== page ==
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Freedom to Speak Up Month – My Speak Up Heroes

Julie Garbett

By Julie Garbett, Cygnet Freedom to Speak Up Guardian

Since we‘re in the middle of Speak Up Month 2020, a national campaign aimed at raising awareness of speaking up, I’d like to celebrate all those people who have spoken up to help bring about positive change.

There are so many people in history and in the public eye who provide inspiration. Women’s rights activists like Emmeline Pankhurst, Billie Jean King and Katherine Johnson. Then there are fantastic young activists like Greta Thunberg and Liam Hackett, who, at aged 19, founded a global anti-bullying charity Ditch the Label. What ties them together is that they all saw something they felt was wrong and did something about it.

When it comes to Health and Social care, speaking up can help protect patient safety and the quality of care and promote learning and improvement. My role as Cygnet’s Freedom to Speak Up guardian is to make sure that people feel supported in speaking up and that across Cygnet there is a positive culture of speaking up where it becomes the norm to raise concerns and questions

It would great to hear from staff about the people they think should be recognised as a FTSU hero. Tell me who would be your Speak Up Hero by dropping me a note at [email protected], and hopefully we will use them in a second blog.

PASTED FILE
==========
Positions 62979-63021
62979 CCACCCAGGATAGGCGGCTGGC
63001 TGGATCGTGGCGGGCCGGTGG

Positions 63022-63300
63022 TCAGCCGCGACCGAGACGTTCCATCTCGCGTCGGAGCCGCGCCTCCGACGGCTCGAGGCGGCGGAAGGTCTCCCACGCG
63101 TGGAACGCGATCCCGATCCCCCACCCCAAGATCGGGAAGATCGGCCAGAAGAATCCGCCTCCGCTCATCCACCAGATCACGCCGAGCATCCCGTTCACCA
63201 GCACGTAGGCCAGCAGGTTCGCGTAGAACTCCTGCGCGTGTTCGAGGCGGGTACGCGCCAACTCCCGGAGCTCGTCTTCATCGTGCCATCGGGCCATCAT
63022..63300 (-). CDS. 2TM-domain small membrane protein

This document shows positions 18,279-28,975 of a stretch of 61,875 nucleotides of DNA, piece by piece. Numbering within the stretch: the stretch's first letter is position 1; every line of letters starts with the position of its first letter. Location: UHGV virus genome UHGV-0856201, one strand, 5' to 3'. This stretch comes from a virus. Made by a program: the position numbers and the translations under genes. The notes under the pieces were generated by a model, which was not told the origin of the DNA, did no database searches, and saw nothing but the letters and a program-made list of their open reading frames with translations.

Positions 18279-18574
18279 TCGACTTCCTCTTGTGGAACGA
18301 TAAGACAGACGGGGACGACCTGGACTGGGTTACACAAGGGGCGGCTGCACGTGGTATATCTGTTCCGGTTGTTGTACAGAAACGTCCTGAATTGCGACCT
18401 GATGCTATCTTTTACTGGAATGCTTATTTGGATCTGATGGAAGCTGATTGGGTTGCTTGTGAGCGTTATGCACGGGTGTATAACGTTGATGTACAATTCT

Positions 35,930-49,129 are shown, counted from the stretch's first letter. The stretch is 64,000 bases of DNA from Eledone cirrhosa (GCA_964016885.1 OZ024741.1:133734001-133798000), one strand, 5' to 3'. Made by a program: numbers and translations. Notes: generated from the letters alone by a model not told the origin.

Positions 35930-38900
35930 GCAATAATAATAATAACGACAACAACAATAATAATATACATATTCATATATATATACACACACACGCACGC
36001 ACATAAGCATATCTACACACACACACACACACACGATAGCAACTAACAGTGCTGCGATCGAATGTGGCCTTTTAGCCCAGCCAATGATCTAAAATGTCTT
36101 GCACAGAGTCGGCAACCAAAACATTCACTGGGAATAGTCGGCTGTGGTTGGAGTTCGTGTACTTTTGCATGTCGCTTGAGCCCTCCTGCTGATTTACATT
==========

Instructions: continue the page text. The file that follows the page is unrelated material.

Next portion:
To get the ball rolling, here are some of my Speak Up heroes:

Marcus Rashford

“It’s more a generational thing and this generation, we are not afraid to stand up and be counted which is a positive thing.”Marcus Rashford

It was great to see Marcus Rashford being honoured with an MBE last weekend for services to vulnerable children in the UK. Best known as the Manchester United and England forward, this 22-year-old footballer spoke up during the COVID-19 pandemic when he realised that many children were at risk of going hungry.

He had already teamed up with the charity FareShare to deliver meals to people in the Greater Manchester area that no longer had access to the free school meals. The experience led him to write an open letter to government calling on them to end child poverty.

This is what he said: “This is not about politics; this is about humanity. Looking at ourselves in the mirror and feeling like we did everything we could to protect those who can’t, for whatever reason or circumstance, protect themselves. Political affiliations aside, can we not all agree that no child should be going to bed hungry?”

It worked. A day later, the government announced a change in policy regarding the extension of the food voucher scheme to give meals for children during the Summer holidays, and his campaign was credited as having a major turning point in the government talks.

Helene Donnelly

“Of course, I was aware that I had a professional duty to speak up as a registered nurse, but it was much more than that. It was a moral duty and it was my moral code that was telling me you can’t let patients suffer.”Helene Donnelly